Breaking News:

Keep up with So Much Sports on Twitter @SoMuchSports

Second lockout will cost NHL fans

A second lockout in eight years may kill any growing fan base the NHL was getting because when billionaires cry broke because millionaires are being overpaid it turns the common man from markets without a team of their own away.

I’m a sports guy, I know what going on is just about any sport you put in front of me, even rugby and cricket or how a sport like surfing is scored but I’m not a machine and it is nearly impossible to full commit yourself to following every single sport at a micro-level.

Hockey is one of those sports that I don’t really at all follow fully. I know who the good players are, I watch an occasional game and know what is going on and how the game works but as far as which teams are really good and who some great second-tier players are I’m fairly clueless, I’ll admit it.

Growing up in Baltimore hockey is just not a sport that many people really follow; there is no local team and it is not like there is even a big college team that people follow like how the Maryland Terrapins serve as a substitute for an NBA team. We had the Baltimore Bandits for about a day, but that ended fast. There just wasn’t much to follow when I was growing up when it came to hockey so it was just never something I paid much attention two.

But this year I was really looking forward to following hockey a lot closer. I didn’t realize how many of my friends are huge hockey fans until last year when the Washington Capitals were in the playoffs against the Rangers. I paid a lot of attention to hockey in the playoffs last year and I decided that this would be the year that I really followed the sport rather than just being a very casual fan.

Unfortunately, that doesn’t seem like it is going to happen. Hockey has been a sport growing and growing since their last lockout, getting more fans in more areas without teams. Baltimore is one place in particular where people are starting to pay attention to their most local team, the Capitals.

Now we’re in this lockout and there is no hockey. I’m sure I will pay more attention to hockey coming out of the lockout, almost like it is just a fresh start, a restart almost. But many casual fans in places without teams might not come back as their attention for maybe an entire year is focused toward something else, maybe basketball, baseball or even soccer, which was been threatening the hockey as the fourth most popular sport in America since David Beckham and Landon Donovan teamed up for the LA Galaxy.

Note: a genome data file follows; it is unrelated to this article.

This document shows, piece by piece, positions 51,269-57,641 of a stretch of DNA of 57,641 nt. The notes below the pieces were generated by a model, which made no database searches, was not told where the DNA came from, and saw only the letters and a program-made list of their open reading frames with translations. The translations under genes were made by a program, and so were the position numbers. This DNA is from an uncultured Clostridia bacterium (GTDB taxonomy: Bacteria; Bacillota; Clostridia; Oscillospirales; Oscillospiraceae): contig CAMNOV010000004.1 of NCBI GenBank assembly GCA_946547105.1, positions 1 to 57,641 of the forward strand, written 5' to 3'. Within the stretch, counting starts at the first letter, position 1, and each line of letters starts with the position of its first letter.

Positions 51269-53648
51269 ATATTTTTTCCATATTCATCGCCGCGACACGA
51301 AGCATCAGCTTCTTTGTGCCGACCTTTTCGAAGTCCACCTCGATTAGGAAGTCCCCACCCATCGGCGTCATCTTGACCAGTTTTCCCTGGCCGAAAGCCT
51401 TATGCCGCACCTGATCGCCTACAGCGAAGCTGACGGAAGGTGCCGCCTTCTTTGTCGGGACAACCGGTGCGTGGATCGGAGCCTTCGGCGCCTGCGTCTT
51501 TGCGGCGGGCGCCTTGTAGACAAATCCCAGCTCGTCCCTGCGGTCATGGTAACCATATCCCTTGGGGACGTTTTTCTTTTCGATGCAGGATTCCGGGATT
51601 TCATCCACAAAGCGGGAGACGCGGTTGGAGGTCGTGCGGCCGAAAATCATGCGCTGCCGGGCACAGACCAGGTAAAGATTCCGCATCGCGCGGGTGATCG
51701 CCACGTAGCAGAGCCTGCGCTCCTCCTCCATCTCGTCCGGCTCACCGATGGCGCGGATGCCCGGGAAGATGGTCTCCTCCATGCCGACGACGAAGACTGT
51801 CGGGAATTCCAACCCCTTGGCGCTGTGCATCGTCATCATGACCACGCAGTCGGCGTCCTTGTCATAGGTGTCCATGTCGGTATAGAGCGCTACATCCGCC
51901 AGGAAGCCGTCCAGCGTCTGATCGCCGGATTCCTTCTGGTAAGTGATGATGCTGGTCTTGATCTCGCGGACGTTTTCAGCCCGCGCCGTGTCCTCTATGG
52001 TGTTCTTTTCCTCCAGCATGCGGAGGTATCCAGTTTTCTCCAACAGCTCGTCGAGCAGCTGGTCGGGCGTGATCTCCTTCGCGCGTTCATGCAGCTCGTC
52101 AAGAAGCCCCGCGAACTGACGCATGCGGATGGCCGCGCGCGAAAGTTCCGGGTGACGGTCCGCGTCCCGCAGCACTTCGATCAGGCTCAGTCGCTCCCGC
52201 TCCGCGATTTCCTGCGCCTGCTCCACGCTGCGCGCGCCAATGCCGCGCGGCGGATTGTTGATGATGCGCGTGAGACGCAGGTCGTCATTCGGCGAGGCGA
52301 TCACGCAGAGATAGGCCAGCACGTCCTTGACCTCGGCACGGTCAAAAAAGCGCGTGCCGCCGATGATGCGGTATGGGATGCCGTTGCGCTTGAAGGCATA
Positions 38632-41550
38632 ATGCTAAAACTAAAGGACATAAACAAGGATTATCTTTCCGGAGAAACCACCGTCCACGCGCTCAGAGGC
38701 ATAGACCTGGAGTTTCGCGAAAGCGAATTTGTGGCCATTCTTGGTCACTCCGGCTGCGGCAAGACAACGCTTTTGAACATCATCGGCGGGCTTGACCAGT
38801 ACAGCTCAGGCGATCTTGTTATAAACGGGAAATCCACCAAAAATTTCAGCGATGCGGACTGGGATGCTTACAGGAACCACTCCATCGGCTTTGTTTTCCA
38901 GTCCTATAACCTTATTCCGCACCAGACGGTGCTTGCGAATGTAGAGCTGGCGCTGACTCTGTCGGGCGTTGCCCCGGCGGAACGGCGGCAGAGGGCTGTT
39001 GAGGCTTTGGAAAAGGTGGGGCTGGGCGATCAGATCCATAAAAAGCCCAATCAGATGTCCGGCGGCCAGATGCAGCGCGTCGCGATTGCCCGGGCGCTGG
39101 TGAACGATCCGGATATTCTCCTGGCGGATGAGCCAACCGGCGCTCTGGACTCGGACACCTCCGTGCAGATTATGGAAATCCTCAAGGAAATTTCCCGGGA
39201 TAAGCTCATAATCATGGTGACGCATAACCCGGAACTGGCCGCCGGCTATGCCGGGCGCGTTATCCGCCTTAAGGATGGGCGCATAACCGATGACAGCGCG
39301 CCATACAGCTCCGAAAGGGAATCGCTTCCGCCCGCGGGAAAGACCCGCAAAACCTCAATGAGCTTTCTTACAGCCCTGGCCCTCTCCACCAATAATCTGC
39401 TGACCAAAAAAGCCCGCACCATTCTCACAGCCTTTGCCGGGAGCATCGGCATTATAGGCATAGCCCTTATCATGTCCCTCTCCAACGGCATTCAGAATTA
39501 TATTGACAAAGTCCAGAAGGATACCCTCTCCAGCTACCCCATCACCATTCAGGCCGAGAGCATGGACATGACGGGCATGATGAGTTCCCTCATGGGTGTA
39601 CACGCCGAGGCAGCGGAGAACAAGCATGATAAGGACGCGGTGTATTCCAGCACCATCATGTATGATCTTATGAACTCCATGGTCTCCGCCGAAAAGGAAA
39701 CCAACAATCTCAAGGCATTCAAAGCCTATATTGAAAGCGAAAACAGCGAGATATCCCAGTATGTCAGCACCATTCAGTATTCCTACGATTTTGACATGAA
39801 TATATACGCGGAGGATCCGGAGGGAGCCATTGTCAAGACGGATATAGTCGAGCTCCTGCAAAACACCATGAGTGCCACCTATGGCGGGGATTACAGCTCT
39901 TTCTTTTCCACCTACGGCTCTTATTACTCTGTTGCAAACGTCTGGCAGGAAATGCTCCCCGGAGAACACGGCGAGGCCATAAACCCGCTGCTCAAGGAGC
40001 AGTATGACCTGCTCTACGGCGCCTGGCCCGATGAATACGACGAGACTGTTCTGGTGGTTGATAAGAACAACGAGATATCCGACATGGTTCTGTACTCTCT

This lockout is no different at all from what we all saw in the NFL and NBA last year, except it is happening so soon after a lost season less than a decade ago. It is a bunch of billionaires playing chicken with millionaires and the millionaires have no real leverage and the billionaires are mostly at fault for the situation because they have had no restraint and never hesitate to give out bigger and bigger contracts that they just can’t really afford and when casual fans see an entire league have lockout only eight years after another one, it gives the impression that the league itself does not even care about their sport so why should the hard-working common man?

The following two tabs change content below.

Corey Johns

Editor in Chief
You could say Corey was born to become a sports journalist. His father won a national championship coaching college soccer. His mother is a baseball fanatic who hasn't missed seeing an Orioles game since 1983 (literally, sometimes it's annoying). His great uncle was a big-time boxing promoter and his maternal grandfather was once a department head at the Baltimore Sun. Basically, sports and journalism run through his blood. He played just about every little league sports there was when he was a kid and was a multi-sport athlete in high school; even playing in the first-ever high school sanction Rugby game in the country. Eventually he retired from sports as an undefeated Maryland state Rugby champion as a high school senior. Perhaps lack of athletic talent has more to do with the retirement, but he will tell you that it more had to do with a great desire to jump right into media. Upon his graduation from University of Maryland, Baltimore County as a triple communications major, Corey started the So Much Sports network and has continued to grow his websites and continues to work to make them premier sports media outlets.

Comments are closed.